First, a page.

The boy pulled a face when he took the unpleasant-tasting medicine.

Take the car a little further along the street; you will find a place to pull in there.


IDIOMATIC ENGLISH (5): colour idioms

We have numerous "colour" idioms in the language. Here are some grouped under the various colours:


When Ihear of cruelty to animals it makes me see red

(= become violently angry).

Icaught the thief red-handed (= in the very act).

You are not answering my question. You are trying to draw a red herring across the track (= lead the attention away from the real point).

As soon as he led the conversation round to borrowing money

Isaw the red light ( = was aware of approaching danger).

On boat-race night the College students paint the town red

(= have a gay, high-spirited, noisy time).

The mention of that man's name to him is like a red rag to a bull (= something that causes violent anger).


His behaviour was the pink of peifection (= perfect).

"How are you?" Oh, I'm in the pink" (= very well). (slang) He looks at life through rose-coloured spectacles (= opti-

mistically, seeing everything in a pleasant light).


He was blue in the face with cold.

I'm feeling rather blue (in the blues) today (= rather mise­ rable, "down in the mouth").

He got his blue for football. (At Oxford or Cambridge a man who has been chosen to represent his University at football, rowing, cricket, etc., is given his "colours", light blue for Cam­ bridge, dark blue for Oxford).

He spends all his time reading blue books ( = Government publications).

A thing like that only happens once in a blue moon (= very rarely). You can talk till all is blue ( = as long as you like) but I shan't believe you.

The news was a great shock to me: it came absolutely out of the blue ( = was quite unexpected).


Ihope you live to a green old age ( = age full of youthful strength).

He's very green ( = easily deceived). (slang) She was green with jealousy ( = very jealous).


Jan's factory 1 is an absolute white elephant ( = something valuable but useless, of which the owner would be glad to be free2).

Though I believe in telling the truth I think a white lie

(= a lie told for a good purpose) is sometimes justified.

He boasted a lot about his courage but when danger came he showed the white feather ( = was a coward).

Many attempts have been made to whitewash the man's reputation ( = to make it appear good and honourable) but the fact remains that he is a rogue.


I won't believe it unless I see it in black and white ( = in writing).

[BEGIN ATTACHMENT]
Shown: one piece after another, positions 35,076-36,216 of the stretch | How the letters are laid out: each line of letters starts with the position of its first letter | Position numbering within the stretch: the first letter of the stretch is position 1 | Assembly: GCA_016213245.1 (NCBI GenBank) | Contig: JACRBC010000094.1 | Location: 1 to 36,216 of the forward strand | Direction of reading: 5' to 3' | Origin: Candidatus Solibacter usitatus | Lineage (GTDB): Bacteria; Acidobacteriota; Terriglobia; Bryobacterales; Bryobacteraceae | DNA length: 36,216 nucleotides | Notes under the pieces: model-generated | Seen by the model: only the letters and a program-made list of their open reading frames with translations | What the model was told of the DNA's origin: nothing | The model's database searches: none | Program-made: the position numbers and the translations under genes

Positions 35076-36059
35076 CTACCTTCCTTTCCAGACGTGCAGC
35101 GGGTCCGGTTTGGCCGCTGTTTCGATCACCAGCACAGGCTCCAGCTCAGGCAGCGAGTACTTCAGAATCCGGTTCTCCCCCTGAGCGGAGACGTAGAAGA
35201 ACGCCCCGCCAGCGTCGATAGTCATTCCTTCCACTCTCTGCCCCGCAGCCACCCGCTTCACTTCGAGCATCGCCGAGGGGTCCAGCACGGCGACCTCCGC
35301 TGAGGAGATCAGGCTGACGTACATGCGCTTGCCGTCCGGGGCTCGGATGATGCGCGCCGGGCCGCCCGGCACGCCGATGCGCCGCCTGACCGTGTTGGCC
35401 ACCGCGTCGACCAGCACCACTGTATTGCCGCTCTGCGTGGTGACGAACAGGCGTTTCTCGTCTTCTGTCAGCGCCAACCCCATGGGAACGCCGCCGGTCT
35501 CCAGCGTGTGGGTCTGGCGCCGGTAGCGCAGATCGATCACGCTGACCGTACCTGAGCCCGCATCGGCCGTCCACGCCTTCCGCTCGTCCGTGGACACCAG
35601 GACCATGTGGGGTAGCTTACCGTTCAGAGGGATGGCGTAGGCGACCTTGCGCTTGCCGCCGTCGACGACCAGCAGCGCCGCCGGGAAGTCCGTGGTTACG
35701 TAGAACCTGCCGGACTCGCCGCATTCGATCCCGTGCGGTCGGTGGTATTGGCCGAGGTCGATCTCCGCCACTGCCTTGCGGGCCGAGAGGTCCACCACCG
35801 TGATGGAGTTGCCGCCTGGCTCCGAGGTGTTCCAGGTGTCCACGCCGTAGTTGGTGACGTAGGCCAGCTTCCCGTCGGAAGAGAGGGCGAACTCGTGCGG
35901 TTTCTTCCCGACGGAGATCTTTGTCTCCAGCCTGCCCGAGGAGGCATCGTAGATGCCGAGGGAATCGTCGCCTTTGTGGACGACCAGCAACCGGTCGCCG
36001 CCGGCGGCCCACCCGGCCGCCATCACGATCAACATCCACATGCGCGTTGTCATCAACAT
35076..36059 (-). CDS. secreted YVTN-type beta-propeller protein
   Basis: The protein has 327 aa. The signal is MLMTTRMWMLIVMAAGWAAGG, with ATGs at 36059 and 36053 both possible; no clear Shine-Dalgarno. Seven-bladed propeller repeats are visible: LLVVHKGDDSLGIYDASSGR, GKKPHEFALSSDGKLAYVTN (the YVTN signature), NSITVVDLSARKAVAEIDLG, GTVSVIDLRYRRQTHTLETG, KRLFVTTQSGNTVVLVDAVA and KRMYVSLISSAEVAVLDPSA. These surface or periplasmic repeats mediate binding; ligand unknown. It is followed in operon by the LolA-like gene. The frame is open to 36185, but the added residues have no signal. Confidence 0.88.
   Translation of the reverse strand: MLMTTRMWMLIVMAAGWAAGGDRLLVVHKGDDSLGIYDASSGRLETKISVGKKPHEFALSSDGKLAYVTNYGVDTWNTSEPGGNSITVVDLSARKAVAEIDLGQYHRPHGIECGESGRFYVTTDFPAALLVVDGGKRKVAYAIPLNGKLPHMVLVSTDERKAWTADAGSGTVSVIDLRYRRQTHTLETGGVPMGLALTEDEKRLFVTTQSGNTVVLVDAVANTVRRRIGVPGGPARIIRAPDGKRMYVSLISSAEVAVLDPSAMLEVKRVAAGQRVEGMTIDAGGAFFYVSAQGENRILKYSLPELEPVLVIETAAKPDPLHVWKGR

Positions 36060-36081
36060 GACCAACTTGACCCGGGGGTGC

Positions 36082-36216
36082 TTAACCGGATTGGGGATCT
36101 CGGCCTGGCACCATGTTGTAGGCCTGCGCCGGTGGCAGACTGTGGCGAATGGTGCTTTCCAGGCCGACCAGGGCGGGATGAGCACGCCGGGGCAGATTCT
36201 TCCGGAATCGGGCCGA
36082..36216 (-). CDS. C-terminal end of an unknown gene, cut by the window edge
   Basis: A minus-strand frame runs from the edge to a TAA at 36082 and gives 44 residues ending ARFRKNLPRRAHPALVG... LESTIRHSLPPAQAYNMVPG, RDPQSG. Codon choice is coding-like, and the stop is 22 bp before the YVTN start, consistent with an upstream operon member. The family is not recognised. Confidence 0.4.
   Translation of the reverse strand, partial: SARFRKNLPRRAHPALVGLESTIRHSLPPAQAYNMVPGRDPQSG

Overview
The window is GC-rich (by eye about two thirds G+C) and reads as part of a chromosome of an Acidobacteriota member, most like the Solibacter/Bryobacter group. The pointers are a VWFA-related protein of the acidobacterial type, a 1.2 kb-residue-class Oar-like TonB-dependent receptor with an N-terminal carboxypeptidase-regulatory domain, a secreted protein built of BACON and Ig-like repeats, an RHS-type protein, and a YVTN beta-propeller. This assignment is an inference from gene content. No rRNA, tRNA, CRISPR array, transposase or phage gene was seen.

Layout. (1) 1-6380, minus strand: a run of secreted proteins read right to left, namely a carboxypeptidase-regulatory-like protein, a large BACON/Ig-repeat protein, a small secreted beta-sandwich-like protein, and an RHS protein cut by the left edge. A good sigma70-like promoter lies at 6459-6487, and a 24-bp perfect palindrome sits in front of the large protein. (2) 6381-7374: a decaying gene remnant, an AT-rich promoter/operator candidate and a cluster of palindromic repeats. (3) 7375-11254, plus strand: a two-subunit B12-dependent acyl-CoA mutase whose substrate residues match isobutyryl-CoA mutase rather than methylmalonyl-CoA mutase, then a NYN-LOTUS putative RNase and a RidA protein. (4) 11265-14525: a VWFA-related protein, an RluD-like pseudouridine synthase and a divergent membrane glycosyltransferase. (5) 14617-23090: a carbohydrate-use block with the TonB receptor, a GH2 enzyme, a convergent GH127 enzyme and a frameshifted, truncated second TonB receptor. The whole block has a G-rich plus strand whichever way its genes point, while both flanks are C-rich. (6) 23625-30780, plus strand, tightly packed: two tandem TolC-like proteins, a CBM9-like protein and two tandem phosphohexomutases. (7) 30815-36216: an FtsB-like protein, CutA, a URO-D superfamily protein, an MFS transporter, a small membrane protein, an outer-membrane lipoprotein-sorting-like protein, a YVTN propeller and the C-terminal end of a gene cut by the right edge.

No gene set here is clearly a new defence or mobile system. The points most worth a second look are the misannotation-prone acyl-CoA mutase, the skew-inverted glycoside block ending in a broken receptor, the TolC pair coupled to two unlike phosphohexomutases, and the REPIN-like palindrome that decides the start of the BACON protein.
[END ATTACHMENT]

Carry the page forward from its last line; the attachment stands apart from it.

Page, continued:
After the fight one of the boxers had a black eye.

You can never believe what he says; he will swear black is white if it suits his purpose.


1 For Jan's factory see Essential English, Book III, Lesson 37.

2 It is said that the King of Siam used to give a white elephant to courtiers that the wanted to ruin.

If Hob doesn't work harder he will get in Mr. Priestley's

black books ( = out of favour).

England's wealth was built up on diamonds - black dia­ monds ( = coal).

He got many black looks ( = looks of displeasure) for his speech criticising the Government.

The men tried to persuade the blacklegs not to work while they were on strike ( = men who are not in a trade union and who work while their fellow workers are on strike).

They are rather ashamed of George; he is the black sheep of the family ( = person with a bad character).


I. 06'M1cnuTe CJ1e)Q'I0111ne BbipIDKenIDI:

1. to go to the dogs. 2. the black sheep of the family. 3. to put the cart before the horse. 4. to lock the stable door after the horse is stolen. 6. to take the bull by the horns 6. to let the cat out the bag. 7. to die in harness. 8. his bark is worse than his bite. 9. to ride the high horse. 10. a cat and dog life. 11. a cat on hot bricks. 12. a bull in a china shop. 13. to smell a rat.

14. a fish out of water. 15. an "also ran". 16. straight from the horse's mouth. 17. raining cats and dogs. 18. a red herring.

19. misfortune dogged his footsteps. 20. a cock-and-bull story.

II. Ilo'leMY ue CJie,!1,yeT:

1. Count your chickens before they are hatched. 2. Kill the goose that lays the golden eggs. 3. Buy a pig in a poke. 4. Cast pearls before swines. 5. Change horses in midstream. 6. Look a gift horse in the mouth?

III. IloqeMY, no-BameMy, cJie,!l,yeT:

1. Let sleeping dogs lie.

2. Put your shoulder to the wheel?

IV. 3aKOH'IHTe Bh CKa3b1Baum1 u 06M1cnuTe ux 3Ha'leHnB:

1. "You can lead (take) a horse to the water..."

2. "Help a lame dog..."

3. "Birds of a feather..."

V. IlpH,!1,yMaiITe mecTh npe,!l,JIO}Keuuii, ucnoJib3YB cl>pa3eoJiomqecKHe o6opOTblc fJiafOJIOM pull.

VI.IlpH,!1,yMaiiTe npe,!l,Jlo}KeHIDI u OO'hHCHHTe ux CMh CJI:

to see red; red-handed; a red herring; a red rag to a bull; rose-coloured spectacles; in the blues; once in a blue moon; out of the blue; a green old age; a white elephant; a white lie;

to show the white feather; to whitewash; to be in someone's black books; to give black looks; a black-leg; to blackmail.